The Zhang lab is interested in the fundamental mechanisms of brain development with the ultimate goal of diagnosing and treating neurological disorders. Our current research integrates molecular and genetic approaches, and centers on the following directions:
- Genetics of human brain development. The massive expansion of neocortex in humans is associated with the highest cognitive functions, and genetic mutations that disrupt brain development can cause diseases such as autism and epilepsy. Using genetic and genomic approaches, we aim to investigate genetic variants that are associated with neurological disorders and understand fundamental mechanisms of brain development.
- Neurogenesis in the cerebral cortex. The six-layered neocortex is an evolutionary invention in mammals. We are interested in understanding how neurons are generated in the neocortex, how neuronal fates are specified, and how the neocortex is laminated. We are particularly interested in neurogenesis and neuronal migration processes, and use postmortem specimens and animal models to address these questions.
- Tracing neuronal cell lineages. All cells in the mouse brain (~100 million) originate from a single fertilized egg cell. Diverse neuronal cell types have been identified in mouse and human brains, but the molecular mechanisms underlying neuronal cell diversity and the lineage between cell types remain largely unclear. We are interested in tracing neuronal cell types and their lineages in mammalian brains.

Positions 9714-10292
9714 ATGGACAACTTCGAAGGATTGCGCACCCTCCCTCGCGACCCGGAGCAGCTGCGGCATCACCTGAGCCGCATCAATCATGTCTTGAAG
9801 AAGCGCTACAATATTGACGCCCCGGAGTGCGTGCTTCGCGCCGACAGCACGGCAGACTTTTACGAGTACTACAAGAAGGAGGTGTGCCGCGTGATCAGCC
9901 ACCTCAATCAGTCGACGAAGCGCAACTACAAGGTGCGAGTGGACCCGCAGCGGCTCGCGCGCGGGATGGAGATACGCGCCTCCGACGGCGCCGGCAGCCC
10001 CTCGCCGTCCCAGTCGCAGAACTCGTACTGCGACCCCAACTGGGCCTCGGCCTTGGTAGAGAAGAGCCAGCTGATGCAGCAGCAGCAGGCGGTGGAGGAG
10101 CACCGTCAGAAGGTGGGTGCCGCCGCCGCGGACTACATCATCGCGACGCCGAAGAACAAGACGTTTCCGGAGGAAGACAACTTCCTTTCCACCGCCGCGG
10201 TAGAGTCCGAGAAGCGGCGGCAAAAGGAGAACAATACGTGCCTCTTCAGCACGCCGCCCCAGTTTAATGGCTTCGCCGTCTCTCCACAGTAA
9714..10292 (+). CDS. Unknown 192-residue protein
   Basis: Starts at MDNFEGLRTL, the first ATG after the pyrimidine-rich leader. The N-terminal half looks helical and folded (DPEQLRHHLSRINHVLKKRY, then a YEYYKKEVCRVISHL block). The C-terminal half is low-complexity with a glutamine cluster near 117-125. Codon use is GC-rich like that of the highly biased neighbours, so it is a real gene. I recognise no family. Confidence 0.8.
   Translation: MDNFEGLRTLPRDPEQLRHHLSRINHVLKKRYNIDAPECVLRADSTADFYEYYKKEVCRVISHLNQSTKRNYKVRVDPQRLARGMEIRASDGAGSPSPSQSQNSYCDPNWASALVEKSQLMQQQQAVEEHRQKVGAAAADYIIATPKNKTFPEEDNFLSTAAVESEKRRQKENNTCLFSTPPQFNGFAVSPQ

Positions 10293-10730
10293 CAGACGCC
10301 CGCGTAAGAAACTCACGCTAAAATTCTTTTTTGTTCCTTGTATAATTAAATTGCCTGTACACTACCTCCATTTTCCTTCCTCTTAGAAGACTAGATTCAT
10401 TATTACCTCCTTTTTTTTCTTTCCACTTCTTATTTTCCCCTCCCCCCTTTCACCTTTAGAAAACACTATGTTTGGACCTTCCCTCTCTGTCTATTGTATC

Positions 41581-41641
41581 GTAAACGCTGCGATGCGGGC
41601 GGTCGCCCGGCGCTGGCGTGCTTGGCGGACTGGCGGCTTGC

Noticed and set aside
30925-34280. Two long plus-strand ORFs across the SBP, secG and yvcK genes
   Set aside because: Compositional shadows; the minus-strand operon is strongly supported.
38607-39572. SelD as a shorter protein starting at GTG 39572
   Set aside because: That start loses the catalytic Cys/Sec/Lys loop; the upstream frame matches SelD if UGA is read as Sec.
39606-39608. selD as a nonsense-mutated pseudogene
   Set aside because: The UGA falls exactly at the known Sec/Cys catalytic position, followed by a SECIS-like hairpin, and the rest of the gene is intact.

- RNA splicing diversity and neural development. Alternative RNA splicing generates remarkable molecular diversity and in extreme cases enables a single gene to produce hundreds of different protein isoforms. What are the roles of alternative mRNA splicing in neurogenesis and neuronal differentiation? Single cell and bulk RNA sequencing analyses from us and others start to uncover cell type-specific mRNA isoforms and master splicing regulators during brain development. We showed that tight regulation of alternative splicing is required for human brain development.
At the University of Chicago, we are privileged to be part of the intellectually stimulating community. Our team will collaborate closely with labs within the Department of Human Genetics which has unusual strength in population genetics, comparative and functional genomics, and computational biology. We also share strong interests with peer labs in neuroscience, developmental and stem cell biology, and systems and single cell biology.